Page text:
Magazine article Humanities

Zora's Place

Magazine article Humanities

Zora's Place

Article excerpt

ON A MID-AUGUST DAY WITH A HEAT index of 115 degrees, in a rental car with slow pickup, I drive through the Orlando suburbs searching for Eatonville, a three-square-mile town of 2,400 residents. I keep getting lost. Finally a brown "Eatonville Historic District" sign appears, and fifteen miles later it dawns on me that I have gone too far, I turn back, find the city limits, and enter Eatonville. At the "Welcome to Maitland" sign, I realize I have driven through the entire town. It took three minutes.

It may be small and hard to find, but Eatonville is important for two reasons: It was the first all-black incorporated town in the United States, and it was the childhood home of Zora Neale Hurston. Much of Hurston's writing is set here, and many of her characters are thinly disguised versions of actual residents. Eatonville gave Hurston her best material, and a few years ago, the favor was returned. The Hurston connection gave Eatonville an argument to save itself from being paved over. Hurston and Eatonville have always been closely linked: to understand one, you have to understand the other.

Formed after the signing of the Emancipation Proclamation, Eatonville was named after Josiah Eaton, a white army captain living in Maitland. During Maitland's first civic election, a black man, Joe Clarke, was elected town marshal. As Hurston tells it in her 1942 autobiography, Dust Tracks on a Road, "I do not know whether it was the numerical superiority of the Negroes, or whether some of the Whites, out of deep feeling, threw their votes to the Negro side." A year later, Clarke decided to create a separate all-black town, and Eaton supported him, as did Lewis Lawrence, a white philanthropist from New York City. Land was donated, then a church and a town hall were built. In Dust Tracks Hurston tells it this way: "On August 18, 1886, the Negro town . . . received its charter of incorporation from the state capital at Tallahassee, and made history by becoming the first of its kind in America, and perhaps in the world. So, in a raw, bustling frontier, the experiment of self-government for Negroes was tried. White Maitland and Negro Eatonville have lived side by side for fifty-five years without a single instance of enmity."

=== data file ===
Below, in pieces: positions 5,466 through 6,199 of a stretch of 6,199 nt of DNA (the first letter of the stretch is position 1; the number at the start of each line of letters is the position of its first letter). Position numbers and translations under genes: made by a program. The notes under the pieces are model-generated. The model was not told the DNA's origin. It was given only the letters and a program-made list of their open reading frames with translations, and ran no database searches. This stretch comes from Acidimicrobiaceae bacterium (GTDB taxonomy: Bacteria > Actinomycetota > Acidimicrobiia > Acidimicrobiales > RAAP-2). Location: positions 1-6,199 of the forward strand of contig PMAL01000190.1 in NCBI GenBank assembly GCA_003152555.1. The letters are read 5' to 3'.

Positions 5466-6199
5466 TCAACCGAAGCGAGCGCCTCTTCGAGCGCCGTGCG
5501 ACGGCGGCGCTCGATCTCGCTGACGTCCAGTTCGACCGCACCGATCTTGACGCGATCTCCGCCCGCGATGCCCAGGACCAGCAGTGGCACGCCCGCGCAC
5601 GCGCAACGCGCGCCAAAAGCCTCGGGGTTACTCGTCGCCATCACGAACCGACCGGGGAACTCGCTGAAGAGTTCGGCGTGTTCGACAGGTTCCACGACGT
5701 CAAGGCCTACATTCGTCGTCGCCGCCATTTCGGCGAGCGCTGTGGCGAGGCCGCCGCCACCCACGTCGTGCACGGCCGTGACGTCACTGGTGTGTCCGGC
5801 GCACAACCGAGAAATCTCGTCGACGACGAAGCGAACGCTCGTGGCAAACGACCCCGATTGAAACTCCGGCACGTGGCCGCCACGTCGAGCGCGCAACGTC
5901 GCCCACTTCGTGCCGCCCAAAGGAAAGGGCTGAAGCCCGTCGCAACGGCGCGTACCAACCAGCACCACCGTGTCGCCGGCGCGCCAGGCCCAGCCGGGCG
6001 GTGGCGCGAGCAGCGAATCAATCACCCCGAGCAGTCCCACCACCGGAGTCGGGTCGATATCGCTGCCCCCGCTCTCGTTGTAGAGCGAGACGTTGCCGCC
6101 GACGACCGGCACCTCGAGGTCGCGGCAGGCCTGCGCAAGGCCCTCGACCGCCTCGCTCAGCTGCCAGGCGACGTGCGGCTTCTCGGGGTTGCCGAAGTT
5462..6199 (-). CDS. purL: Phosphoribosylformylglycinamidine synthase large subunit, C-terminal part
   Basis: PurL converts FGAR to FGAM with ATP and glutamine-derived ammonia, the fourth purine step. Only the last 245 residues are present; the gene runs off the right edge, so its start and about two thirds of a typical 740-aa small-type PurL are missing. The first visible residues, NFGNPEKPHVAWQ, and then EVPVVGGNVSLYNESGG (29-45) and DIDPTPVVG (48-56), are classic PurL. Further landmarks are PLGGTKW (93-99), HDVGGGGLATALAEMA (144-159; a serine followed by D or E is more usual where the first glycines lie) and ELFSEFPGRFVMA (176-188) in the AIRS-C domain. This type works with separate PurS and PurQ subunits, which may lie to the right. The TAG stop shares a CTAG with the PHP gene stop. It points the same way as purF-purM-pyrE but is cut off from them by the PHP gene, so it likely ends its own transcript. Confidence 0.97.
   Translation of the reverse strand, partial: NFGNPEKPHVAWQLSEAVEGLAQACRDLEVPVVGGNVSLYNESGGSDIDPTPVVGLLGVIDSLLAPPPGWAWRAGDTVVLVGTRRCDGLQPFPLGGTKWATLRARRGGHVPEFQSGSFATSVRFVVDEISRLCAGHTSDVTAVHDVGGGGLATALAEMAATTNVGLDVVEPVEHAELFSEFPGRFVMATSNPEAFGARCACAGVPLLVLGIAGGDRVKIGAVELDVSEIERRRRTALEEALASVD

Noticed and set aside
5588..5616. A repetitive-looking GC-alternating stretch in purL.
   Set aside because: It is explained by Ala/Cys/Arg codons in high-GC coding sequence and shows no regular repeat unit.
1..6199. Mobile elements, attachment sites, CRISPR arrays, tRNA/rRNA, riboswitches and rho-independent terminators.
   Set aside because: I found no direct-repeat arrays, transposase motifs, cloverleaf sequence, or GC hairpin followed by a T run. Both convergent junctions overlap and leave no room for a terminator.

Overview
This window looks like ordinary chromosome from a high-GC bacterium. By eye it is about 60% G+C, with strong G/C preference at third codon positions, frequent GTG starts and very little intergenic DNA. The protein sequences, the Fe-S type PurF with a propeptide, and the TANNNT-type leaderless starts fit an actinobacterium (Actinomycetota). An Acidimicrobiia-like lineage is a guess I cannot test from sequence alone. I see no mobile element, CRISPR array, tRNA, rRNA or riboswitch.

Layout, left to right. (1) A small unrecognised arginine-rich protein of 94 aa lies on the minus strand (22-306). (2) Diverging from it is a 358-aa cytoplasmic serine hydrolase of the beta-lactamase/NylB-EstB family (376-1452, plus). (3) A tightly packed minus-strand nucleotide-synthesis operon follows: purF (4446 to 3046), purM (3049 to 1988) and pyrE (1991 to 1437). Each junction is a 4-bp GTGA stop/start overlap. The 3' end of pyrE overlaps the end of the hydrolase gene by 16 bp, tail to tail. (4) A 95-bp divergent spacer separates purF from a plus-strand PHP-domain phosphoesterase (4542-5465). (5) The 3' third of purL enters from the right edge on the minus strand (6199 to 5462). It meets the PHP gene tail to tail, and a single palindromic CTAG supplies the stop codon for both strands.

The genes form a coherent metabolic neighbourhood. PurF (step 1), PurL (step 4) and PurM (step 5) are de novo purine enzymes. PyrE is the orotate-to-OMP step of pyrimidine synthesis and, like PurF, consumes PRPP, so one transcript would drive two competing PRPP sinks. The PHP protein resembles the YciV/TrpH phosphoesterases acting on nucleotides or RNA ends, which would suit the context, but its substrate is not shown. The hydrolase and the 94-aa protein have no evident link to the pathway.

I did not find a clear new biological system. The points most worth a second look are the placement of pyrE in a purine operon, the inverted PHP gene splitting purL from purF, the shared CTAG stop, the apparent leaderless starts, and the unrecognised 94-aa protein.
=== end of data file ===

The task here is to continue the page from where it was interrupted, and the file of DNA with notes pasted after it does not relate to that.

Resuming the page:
Hurston is emphatic about her start in Eatonville and its identity as a black town. In Dust Tracks she stated that she "was born in a Negro town. I do not mean by that the black back-side of an average town. Eatonville, Florida, is, and was at the time of my birth, a pure Negro town - charter, mayor, council, town marshal and all."

Actually, Hurston was born in Alabama. The family moved to Eatonville when Zora was one year old, after her father, John, heard of the town and its opportunities for African Americans. He bought five acres and built an eight-room house. Hurston's childhood was full of children playing outside, homegrown food, and fishing. Hers was not a struggling family. The town was dominated by churches, but its hub was Joe Clarke's store, "the heart and spring of the town."

Men sat around the store on boxes and benches and passed this world and the next one through their mouths. The right and the wrong, the who, when and why was passed on, and nobody doubted the conclusions. Women stood around there on Saturday nights and had it proven to the community that their husbands were good providers, put all of his money in his wife's hands and generally glorified her. Or right there before everybody it was revealed that he was keeping some other woman by the things the other woman was allowed to buy on his account. No doubt a few men found that their wives had a brand-new pair of shoes oftener than he could afford it, and wondered what she did with her time while he was off at work. Sometimes he didn't have to wonder. There were no discreet nuances of life on Joe Clarke's porch. There was open kindnesses, anger, hate, love, envy and its kinfolks, but all emotions were naked, and nakedly arrived at. …

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